Alex Rodriguez sued Major League Baseball and the Major League Baseball Players Association on Monday as part of an effort to overturn his suspension. That suspension became effective on Saturday when arbitrator Frederic Horowitz issued a decision on Rodriguez’s appeal and reduced the slugger’s penalty from 211 games to the entirety of the 2014 season — 162 regular season games and any postseason games the Yankees might play.
Click here to read Rodriguez’s complaint and arbitrator’s 33-page written decision, which is attached as Exhibit A to the complaint.
The allegations in Rodriguez’s complaint echo the ones he’s made throughout the Biogenesis investigation: that MLB engaged in egregious conduct in an effort to prove that Rodriguez used PEDs; that MLB breached the confidentiality provisions of the collective bargaining agreement and joint drug agreement on numerous occasions, by selectively leaking damaging information; and that MLB unfairly targeted him for harsher punishment. For the first time, Rodriguez also alleged that the Players Association acted contrary to his interests during the investigation and appeal proceeding and that, together with the way the arbitrator handled the appeal, deprived him of due process.
Interestingly, Rodriguez did not ask the court for either a temporary restraining order or preliminary injunction to keep the suspension from going into effect. His attorneys had stated publicly over the weekend that they planned to ask for such relief from the court. Without such a request, his lawsuit will slowly wind its way through the courts before it reaches what is likely to be an unsuccessful conclusion. As I’ve explained before, and as discussed here, federal courts are loathe to interfere with decisions that result from a collectively-bargained arbitration proceedings.
As a result, the arbitrator’s decision likely means that Rodriguez will sit out the 2014 season. It also means that the decision will set a precedent for how the CBA and JDA are interpreted and applied. Given the breadth of the arbitrator’s decision, that’s a troubling prospect for the Players Association and the players it represents.
For months, we’ve been speculating about the legal basis for Rodriguez’s 211-game suspension in light of the 50-100-lifetime punishment scheme in the JDA. Before Bud Selig handed down the suspension on August 5, there were rumors that he was considering banning Rodriguez for life under the “best interests” clause of the CBA. In several posts, I parsed the language of the CBA and the JDA in an effort to devine the Commissioner’s thinking. Those posts can be found here, here, and here. I returned to the issues again on Saturday, after news spread that the arbitrator had reduced the suspension from 211 games to 162 plus the postseason in 2014.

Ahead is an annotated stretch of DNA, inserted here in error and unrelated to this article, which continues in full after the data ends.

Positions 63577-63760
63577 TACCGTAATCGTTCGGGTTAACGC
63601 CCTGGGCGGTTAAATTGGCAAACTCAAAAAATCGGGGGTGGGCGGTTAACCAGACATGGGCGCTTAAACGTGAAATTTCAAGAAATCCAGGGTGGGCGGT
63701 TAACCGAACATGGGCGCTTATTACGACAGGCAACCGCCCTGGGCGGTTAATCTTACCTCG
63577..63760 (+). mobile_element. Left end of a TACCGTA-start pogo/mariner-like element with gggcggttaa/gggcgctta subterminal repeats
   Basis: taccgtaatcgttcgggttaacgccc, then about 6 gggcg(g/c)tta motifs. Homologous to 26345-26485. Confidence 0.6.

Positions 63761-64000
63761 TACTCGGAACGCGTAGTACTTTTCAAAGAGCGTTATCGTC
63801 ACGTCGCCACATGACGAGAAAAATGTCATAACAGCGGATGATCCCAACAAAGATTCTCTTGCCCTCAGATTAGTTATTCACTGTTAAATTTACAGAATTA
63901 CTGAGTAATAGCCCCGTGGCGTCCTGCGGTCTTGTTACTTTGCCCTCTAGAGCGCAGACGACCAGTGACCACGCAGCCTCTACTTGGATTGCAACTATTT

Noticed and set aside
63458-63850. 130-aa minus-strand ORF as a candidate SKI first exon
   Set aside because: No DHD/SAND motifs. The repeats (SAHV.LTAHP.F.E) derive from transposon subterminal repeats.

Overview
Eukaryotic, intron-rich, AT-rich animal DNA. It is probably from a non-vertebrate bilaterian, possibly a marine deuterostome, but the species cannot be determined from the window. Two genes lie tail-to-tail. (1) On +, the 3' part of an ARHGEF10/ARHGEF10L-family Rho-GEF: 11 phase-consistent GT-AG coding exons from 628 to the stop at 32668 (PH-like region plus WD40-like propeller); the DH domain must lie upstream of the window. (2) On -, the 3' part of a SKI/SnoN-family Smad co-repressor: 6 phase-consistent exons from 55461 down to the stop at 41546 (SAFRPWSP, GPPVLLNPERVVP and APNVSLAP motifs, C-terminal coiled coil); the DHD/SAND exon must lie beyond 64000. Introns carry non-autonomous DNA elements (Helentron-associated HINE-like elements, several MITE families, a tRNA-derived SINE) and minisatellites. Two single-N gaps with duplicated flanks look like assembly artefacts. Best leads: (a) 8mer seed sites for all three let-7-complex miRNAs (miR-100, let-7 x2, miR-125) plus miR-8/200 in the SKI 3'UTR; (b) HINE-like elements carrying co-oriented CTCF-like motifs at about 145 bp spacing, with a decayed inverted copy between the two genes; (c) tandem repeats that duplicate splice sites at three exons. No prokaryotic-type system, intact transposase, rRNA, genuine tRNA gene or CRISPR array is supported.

As a reminder, Section 7.A of the JDA states:
A player who tests positive for a Performance Enhancing Substance, or otherwise violates the Program through the possession or use of a Performance Enhancing Substance, will be subject to the discipline set forth below. (emphasis mine) 1. First violation: 50-game suspension; 2. Second violation: 100-game suspension; 3. Third violation: Permanent suspension from Major League and Minor League Baseball.
Michael Weiner, who was at the time the MLBPA executive director (and has since passed away), suggested last July that suspensions for “non-analytical positives” —i.e., suspensions based on evidence other than a positive drug test — were not limited to the 50-100-lifetime regime.
Section 7.G.2 of the JDA, entitled “Other Violations,” states in subsection (2):
A Player may be subject to disciplinary action for just cause by the Commissioner for any Player violation of Section 2 above not referenced in Section 7.A. through Section 7.F. above.
Section 2 is the provision that outlines all of the Prohibited Substances (Drugs of Abuse, Performance Enhancing Substances, and Stimulants) and details what players are permitted to do and not do with these substances. The first sentence of Section 2 reads:
All Players shall be prohibited from using, possessing, selling, facilitating the sale of, distributing and/or facilitating the distribution of any Drug of Abuse, Performance Enhancing Substance and/or Stimulant (collectively referred to as “Prohibited Substances).
Now we know that Selig suspended Rodriguez under Section 7.G.2 of the JDA, and thus sidestepped the 50-100-lifetime regime. The arbitrator’s decision included a copy of Selig’s letter to Rodriguez. An excerpt:
The key phrase in Selig’s letter is his charge that Rodriguez engaged in “intentional, continuous, and prolonged use and possession of multiple forms of Performance Enhancing Substances, including but not limited to Testosterone, Human Growth Hormone, and IGF-1” during the 2010, 2011 and 2012 seasons. In other words, this was much more than single positive test, according to Selig, and therefore outside Section 7.A.
Selig also invoked the CBA’s “best interests” clause:
But Selig wasn’t done:
In other words, it appears that the Players Association backed off Michael Weiner’s statements in July that the 50-100-lifetime regime in Section 7.A didn’t apply. On that score, Selig threatened that application of Section 7.A. would result in a lifetime ban, as there was ample evidence that Rodriguez had used PEDs at least three times.